Reports of mountain lion sightings increasingly common
the bean patch, out of sight.
“I really wasn’t scared, I was just truly amazed at that thing,” she said. “I was shocked.”
While she took pictures with her phone, being a good distance away, the size of the cat wasn’t easily determinable in the photos.
Brown said she was the only witness to the unusual sight. She called animal control, and while someone came out to investigate, they didn’t go searching for the animal in the bean patch, she said, adding she didn’t think they believed it was the real thing.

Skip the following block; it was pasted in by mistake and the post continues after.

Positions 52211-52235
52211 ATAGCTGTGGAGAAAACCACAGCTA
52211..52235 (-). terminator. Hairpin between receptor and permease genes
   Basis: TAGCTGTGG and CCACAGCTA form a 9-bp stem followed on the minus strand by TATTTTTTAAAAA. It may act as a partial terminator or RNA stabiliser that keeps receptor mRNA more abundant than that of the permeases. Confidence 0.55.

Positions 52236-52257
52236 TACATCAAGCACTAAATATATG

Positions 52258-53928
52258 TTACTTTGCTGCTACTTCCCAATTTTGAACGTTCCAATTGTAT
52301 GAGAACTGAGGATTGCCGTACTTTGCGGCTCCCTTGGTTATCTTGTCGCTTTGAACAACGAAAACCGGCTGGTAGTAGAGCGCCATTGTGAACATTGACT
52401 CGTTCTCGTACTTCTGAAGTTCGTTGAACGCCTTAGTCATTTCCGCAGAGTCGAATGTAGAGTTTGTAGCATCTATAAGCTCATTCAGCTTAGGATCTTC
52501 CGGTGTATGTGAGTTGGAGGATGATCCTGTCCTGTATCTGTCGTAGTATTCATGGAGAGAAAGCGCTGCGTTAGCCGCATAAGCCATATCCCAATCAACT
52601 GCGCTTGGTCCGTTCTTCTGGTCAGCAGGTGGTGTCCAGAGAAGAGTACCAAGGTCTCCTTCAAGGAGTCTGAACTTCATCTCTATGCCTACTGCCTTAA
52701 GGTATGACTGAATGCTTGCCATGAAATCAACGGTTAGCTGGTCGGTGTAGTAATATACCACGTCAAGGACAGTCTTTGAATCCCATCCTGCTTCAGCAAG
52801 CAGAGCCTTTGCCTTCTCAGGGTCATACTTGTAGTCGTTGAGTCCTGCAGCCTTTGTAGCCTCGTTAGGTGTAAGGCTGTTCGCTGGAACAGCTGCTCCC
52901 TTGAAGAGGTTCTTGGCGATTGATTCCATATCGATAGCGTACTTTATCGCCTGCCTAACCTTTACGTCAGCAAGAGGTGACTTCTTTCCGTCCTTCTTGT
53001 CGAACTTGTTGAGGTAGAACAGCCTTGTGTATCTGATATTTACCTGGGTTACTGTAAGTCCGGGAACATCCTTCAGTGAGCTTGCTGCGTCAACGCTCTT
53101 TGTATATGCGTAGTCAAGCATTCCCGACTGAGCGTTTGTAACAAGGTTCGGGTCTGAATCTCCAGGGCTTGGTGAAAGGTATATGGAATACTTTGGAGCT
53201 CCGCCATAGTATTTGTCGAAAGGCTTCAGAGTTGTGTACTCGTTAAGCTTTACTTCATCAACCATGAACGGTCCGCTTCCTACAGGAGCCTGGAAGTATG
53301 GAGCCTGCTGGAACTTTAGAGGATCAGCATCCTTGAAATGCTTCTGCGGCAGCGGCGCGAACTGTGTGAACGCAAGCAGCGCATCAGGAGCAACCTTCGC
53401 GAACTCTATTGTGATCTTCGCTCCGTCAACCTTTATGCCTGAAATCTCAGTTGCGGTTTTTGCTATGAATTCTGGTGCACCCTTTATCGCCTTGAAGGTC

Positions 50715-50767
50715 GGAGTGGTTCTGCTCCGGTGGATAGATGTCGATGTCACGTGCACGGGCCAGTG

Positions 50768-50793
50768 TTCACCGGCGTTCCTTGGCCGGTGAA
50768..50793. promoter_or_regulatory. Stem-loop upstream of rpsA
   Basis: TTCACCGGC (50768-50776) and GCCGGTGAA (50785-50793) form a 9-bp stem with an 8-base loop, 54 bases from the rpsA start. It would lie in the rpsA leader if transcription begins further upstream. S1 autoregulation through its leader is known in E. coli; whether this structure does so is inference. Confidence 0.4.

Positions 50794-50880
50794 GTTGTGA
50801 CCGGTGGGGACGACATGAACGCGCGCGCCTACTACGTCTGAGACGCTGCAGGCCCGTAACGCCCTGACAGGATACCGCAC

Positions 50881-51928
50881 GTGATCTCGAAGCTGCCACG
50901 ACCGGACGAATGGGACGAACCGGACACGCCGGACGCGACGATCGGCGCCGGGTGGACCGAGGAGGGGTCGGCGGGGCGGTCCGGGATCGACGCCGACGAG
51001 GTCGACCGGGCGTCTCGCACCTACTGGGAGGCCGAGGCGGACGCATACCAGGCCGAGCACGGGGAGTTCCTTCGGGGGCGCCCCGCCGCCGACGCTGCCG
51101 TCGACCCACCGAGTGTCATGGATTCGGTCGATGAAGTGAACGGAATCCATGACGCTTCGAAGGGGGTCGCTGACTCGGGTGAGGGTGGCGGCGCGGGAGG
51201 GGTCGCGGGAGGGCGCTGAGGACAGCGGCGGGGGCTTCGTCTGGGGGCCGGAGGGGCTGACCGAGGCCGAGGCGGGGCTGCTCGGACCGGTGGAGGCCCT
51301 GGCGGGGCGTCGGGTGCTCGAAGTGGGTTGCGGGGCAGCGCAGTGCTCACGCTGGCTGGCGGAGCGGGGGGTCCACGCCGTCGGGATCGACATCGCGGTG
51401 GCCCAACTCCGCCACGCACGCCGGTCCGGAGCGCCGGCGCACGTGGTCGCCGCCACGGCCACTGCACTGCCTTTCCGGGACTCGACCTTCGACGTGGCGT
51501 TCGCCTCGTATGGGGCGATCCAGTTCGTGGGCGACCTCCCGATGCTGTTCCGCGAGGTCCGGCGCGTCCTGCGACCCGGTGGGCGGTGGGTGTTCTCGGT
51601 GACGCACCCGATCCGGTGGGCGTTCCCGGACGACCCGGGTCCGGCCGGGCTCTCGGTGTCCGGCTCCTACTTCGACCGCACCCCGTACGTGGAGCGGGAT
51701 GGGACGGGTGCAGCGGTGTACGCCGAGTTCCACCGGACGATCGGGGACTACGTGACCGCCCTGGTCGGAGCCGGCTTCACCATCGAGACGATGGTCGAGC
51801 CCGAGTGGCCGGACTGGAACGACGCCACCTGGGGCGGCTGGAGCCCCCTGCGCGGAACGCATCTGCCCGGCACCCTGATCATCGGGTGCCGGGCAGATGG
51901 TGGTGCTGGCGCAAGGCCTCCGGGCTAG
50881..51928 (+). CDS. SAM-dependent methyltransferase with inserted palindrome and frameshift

Once a nonbeliever, Brown now says the large cats do exist in Topeka.
Capt. Rob Ladner, with the law enforcement division of the Kansas Department of Wildlife, Parks and Tourism, said he gets calls on mountain lion sightings like Brown’s once or twice a week.
But as for actual, confirmed sightings in Topeka? In his 32 years with the department, none exist, he says.
“When you get them around town, it’s hard to say what it could be,” Ladner said. “It could be a mountain lion, but it could also be a lot of other things. There’s a lot of misidentification that goes on out there. I think a lot of them are bobcats.”